Mitt Romney called President Obama's campaign "off target" in their vamped up attacks over his Bain Capital record, while talking to conservative radio talk show host Ed Morrissey yesterday.

This marks the first time Romney responded to President Obama camp's ads characterizing him as a corporate vulture rather than job creator.

The TV ads- which aired in five swing states this week- features testimonials from employees at steel mill, GSI, acquired by Romney's former private equity firm that shut down in 2001. They tell stories of cut jobs, lost healthcare and reduced pensions after Bain Capital failed to successfully reconstruct the company.

Romney called the rhetoric "misguided" and pointed to the fact that he had left the company two years prior to the factory's closure.

"They said, 'Oh gosh, Gov. Romney at Bain Capital closed down a steel factory,'" Romney told Morrissey. "Their problem, of course, is that the steel factory closed down two years after I left Bain Capital. I was no longer there, so that's hardly something that should be on my watch."

Romney countered by touting the number of jobs Bain Capital investments created, citing 100,000 jobs, while urging Obama to look at his own record of job loss in the auto-manufacturing sector.

"We were able to help create over 100,000 jobs...On the president's watch, about 100,000 jobs were lost in the auto-industry and auto dealers and auto manufacturers, so he's hardly one to point a finger.

The Obama camp argued there is no comparison between the President's auto bailout and the record of Romney's former company."The president extended a loan to the auto companies to keep them afloat while they went through a managed bankruptcy," Stephanie Cutter said in a conference call. "That's a stark difference to what Mitt Romney did in the private sector, where he structured deals by purchasing companies, loading them up with debt, often paying himself fees and dividends out of that debt and leaving the companies hanging."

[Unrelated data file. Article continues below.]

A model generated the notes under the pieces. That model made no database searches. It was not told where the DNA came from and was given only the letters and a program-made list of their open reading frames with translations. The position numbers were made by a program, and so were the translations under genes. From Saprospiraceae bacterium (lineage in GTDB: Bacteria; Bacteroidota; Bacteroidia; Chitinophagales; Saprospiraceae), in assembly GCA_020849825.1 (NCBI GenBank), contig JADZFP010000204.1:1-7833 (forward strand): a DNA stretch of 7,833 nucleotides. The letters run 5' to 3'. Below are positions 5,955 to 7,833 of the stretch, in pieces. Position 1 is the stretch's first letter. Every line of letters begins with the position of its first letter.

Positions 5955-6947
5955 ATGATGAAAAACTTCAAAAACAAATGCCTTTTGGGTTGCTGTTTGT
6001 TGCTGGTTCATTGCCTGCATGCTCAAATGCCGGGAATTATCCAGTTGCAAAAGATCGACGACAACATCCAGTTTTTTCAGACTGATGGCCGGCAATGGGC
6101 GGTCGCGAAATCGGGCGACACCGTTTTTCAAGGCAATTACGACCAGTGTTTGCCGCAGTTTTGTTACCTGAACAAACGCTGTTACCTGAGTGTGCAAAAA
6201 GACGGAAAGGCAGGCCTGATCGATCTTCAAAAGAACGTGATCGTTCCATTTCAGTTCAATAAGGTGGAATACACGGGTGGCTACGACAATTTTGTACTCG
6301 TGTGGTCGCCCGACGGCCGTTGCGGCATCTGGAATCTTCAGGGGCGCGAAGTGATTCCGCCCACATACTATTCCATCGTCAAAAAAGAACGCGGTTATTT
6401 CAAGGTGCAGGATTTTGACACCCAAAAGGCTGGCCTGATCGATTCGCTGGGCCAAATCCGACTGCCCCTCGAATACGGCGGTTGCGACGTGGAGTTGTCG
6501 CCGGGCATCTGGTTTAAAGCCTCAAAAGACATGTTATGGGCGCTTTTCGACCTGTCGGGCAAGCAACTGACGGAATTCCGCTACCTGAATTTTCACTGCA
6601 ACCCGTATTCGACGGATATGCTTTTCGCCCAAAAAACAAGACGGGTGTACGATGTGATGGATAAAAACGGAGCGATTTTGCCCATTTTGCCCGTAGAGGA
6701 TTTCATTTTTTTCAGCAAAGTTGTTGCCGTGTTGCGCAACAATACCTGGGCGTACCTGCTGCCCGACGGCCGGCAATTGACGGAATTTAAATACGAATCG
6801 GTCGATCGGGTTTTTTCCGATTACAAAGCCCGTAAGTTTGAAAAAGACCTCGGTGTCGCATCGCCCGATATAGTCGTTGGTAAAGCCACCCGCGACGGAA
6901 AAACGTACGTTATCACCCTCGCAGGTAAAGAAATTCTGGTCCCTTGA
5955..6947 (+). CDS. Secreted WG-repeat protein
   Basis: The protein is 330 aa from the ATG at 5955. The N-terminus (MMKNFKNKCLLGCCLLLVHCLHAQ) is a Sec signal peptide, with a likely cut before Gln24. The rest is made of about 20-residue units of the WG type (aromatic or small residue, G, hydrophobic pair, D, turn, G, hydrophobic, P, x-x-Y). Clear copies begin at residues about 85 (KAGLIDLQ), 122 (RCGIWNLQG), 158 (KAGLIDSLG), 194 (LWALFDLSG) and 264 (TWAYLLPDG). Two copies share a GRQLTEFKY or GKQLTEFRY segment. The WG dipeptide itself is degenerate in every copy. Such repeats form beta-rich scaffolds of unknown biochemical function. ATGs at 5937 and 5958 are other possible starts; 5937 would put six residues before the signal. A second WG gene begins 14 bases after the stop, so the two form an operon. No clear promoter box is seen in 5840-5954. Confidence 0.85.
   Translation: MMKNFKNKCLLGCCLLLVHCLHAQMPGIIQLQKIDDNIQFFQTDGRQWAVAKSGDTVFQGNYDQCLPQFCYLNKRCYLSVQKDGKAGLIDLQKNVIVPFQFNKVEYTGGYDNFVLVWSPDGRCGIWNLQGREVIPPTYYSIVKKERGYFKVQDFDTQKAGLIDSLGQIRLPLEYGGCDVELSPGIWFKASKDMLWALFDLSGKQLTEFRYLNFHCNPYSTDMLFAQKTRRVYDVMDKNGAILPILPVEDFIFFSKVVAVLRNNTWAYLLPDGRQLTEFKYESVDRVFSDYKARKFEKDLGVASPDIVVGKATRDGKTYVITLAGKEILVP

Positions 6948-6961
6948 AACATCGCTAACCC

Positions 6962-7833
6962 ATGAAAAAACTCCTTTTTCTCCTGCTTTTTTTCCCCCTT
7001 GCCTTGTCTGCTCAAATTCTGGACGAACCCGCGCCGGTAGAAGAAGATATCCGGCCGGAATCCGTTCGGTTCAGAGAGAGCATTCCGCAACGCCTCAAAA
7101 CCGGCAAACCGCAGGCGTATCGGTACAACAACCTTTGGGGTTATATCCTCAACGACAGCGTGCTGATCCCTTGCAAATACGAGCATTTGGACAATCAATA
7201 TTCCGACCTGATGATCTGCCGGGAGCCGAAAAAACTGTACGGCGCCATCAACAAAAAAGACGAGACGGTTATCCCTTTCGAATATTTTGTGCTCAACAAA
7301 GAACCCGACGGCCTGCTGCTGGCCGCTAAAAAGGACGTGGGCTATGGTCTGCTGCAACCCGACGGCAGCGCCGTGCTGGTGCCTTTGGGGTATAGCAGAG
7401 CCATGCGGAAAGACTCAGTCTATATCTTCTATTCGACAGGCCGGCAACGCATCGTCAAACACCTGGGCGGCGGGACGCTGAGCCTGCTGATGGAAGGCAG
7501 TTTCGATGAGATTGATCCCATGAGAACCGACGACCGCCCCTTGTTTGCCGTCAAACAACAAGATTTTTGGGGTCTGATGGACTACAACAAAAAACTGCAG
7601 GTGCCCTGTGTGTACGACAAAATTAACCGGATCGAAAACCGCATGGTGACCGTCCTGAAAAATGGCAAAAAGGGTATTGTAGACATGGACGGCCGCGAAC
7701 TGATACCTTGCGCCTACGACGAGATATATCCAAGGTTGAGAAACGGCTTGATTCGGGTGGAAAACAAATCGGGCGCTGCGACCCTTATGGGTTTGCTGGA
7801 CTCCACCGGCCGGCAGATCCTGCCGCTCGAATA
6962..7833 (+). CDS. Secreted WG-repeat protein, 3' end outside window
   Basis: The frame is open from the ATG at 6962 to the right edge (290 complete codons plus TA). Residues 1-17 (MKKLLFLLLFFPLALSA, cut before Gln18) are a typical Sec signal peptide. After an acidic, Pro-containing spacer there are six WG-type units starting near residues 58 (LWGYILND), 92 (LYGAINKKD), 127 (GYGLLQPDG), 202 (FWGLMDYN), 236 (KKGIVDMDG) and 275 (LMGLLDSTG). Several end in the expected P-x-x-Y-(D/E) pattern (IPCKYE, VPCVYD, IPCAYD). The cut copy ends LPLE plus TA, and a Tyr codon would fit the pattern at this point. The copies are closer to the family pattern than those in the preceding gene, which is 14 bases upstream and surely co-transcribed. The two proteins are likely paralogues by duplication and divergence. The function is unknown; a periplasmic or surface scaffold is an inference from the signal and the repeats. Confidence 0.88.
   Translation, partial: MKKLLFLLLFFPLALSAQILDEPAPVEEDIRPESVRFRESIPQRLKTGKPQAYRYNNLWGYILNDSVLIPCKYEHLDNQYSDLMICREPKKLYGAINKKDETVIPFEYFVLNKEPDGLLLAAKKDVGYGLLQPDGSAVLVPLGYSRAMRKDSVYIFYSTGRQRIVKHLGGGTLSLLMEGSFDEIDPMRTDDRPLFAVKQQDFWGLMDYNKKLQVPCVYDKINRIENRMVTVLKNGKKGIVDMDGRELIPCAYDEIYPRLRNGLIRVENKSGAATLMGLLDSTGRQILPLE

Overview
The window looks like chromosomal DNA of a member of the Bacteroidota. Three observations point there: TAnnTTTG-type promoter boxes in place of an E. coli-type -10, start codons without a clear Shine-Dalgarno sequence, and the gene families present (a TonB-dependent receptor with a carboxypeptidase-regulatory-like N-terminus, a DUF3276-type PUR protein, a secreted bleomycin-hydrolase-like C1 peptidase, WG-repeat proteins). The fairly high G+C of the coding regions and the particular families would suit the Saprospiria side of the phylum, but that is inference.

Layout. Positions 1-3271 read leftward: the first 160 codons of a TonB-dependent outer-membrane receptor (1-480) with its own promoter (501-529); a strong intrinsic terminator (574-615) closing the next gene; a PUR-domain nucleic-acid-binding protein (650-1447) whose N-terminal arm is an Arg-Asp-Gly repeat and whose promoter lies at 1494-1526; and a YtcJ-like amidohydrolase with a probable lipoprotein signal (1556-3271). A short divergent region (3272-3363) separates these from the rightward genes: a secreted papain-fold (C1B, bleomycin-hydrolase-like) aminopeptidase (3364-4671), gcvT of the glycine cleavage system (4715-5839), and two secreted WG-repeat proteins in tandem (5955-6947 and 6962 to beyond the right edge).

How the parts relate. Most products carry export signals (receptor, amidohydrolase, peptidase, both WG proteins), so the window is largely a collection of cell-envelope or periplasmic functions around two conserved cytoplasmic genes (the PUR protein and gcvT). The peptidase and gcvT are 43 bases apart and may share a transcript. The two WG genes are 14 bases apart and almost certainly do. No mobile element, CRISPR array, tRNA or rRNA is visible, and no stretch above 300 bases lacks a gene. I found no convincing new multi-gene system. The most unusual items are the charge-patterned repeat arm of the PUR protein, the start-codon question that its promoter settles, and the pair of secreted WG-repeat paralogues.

In the interview, Romney also accused Obama of hypocritically approving the ads on Monday, the same day the president held a fundraiser at the Manhattan home of Tony James, head of the Blackstone Group, another private equity firm that, Romney noted, he and Bain had "previously made investments with."

"He has no problem going out and doing fundraisers with Bain Capital and private equity people," Romney said of Obama. "The president is just misguided in his effort to try and divide Americans from one another and to try to disparage one part of our economy from the other or one person from another. This is not what America is."

Obama camp defended the Bain ad, arguing that even though Romney was no longer actively involved in the company, he had a heavy hand in the negotiations as investor and owner that ultimately led to the closure of the factory. They also dismissed the charge that they were criticizing the private equity industry as a whole while speaking to reporters on Monday.

"No one is challenging Romney's right to run his business as he saw fit, and no one is questioning the private equity industry as a whole. That's not what this is about," Stephanie Cutter of the Obama re-election campaign said on a conference call. "This is about whether Romney's business experience qualifies him to make the right decisions as president.''